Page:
Keeping the floodgates closed

Colleen Kelley wanted to start off on the right foot with the new president. So before the end of President Bush's first week in office, she sent him a letter requesting a meeting. The response was a staff-written note that Kelley said could have been sent to a fourth-grade class to explain, very simply, how the executive branch works. It was not exactly what the president of the National Treasury Employees Union (NTEU) had in mind.

Instead of accepting Kelley's peace offering, Bush signed a directive six days into his term that freed federal personnel officials from having to work with her and other union leaders who represented their employees. To Kelley, it was a shot across the bow. "He made it very clear he had no interest in working with unions," she said.

She has been at war with the administration ever since.

Kelley has never met with Bush, Vice President Dick Cheney or any high-ranking administration official. And her initial offering of an olive branch has been replaced — out of necessity, she would say — with something more akin to a sword.

Her oversized office and swank conference room a few blocks from the White House are filled with photos of Kelley and former President Clinton "from the much better days for federal employees," she said. A credenza offers one tiny, triangular photo in which Kelley is standing next to Bush's chief of staff, Andrew Card. She sidled up to him at a Republican fund-raiser in an attempt to schedule a meeting. It never happened.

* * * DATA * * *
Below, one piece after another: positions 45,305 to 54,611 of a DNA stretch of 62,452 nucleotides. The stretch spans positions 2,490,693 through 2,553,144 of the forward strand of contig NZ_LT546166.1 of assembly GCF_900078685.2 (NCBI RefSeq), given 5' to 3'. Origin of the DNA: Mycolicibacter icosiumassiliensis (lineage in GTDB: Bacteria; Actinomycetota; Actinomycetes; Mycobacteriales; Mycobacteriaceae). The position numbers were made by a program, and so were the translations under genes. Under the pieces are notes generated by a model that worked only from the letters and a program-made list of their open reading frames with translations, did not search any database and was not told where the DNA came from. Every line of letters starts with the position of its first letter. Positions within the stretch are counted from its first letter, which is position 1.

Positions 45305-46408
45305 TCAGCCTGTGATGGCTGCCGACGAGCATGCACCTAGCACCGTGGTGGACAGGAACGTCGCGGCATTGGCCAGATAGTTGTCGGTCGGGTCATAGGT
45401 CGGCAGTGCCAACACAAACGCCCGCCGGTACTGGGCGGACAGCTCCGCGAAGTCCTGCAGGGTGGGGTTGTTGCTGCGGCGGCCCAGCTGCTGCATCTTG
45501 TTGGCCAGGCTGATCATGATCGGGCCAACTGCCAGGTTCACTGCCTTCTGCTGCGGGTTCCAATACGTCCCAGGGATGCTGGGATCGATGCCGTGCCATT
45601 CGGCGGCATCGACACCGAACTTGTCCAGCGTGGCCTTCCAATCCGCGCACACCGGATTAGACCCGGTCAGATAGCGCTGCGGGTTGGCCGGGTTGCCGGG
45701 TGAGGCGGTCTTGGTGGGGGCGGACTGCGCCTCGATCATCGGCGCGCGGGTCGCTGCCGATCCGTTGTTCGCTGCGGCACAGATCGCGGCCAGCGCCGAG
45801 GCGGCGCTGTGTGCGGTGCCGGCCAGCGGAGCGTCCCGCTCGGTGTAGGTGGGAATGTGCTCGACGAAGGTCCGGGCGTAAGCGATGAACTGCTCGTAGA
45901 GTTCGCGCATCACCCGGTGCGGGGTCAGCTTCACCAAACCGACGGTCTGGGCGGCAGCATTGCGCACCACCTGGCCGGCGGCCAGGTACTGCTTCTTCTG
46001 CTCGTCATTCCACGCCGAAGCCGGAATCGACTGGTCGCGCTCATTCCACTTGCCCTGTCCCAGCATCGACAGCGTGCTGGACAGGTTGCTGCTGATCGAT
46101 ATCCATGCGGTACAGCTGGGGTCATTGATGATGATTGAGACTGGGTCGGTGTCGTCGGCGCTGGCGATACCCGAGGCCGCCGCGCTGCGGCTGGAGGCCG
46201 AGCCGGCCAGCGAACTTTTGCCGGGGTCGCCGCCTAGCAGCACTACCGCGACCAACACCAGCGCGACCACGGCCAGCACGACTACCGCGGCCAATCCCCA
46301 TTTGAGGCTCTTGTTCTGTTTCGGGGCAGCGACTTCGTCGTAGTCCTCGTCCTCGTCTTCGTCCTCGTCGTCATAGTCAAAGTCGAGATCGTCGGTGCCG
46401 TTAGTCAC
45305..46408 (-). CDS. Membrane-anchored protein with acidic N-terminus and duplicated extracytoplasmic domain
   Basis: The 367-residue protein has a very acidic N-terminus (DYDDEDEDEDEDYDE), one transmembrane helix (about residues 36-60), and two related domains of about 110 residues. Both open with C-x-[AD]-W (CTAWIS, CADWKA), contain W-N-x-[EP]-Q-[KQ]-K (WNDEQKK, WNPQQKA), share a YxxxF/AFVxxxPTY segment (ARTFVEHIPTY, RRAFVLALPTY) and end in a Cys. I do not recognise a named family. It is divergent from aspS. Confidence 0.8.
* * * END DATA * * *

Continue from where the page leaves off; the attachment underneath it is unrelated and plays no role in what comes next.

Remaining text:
And so Kelley battles on. She fights for the rights of workers in 30 government agencies, particularly the Internal Revenue Service auditors and customs agents who make up the bulk of NTEU's membership. In the past three-and-a-half years, Kelley has challenged the administration's attempts to transfer federal work to private contractors; to close IRS distribution centers and hire private tax collectors; to change workers' pay, appeals and bargaining rights within the Homeland Security Department; to give civilian employees smaller pay raises than members of the military; and to greatly reduce the federal workforce.

She has won some and lost some. "It's been frustrating at times because there's not the level of participation or decision-making that we were used to," Kelley said in an interview at NTEU's Washington, D.C., headquarters.

But in her fifth year as president of the union, which represents 150,000 federal employees and has 239 chapters nationwide, Kelley hardly views herself as a warrior. Instead, the 52-year-old Pittsburgh native sees herself as a would-be peacemaker, one who tries to find common ground between workers' rights and the federal government's needs. "I think we're seen — I hope we're seen — as problem-solvers and that we're reasonable and that we're looking at what's right for the government as well as for employees," she said.

So rather than argue that no one should be displaced by technology, Kelley has pushed the administration to retrain employees.

"I think the government has to move to be able to provide the services that taxpayers need," said Kelley, a former IRS agent. "They need to move toward technology, but they have to move with forethought.

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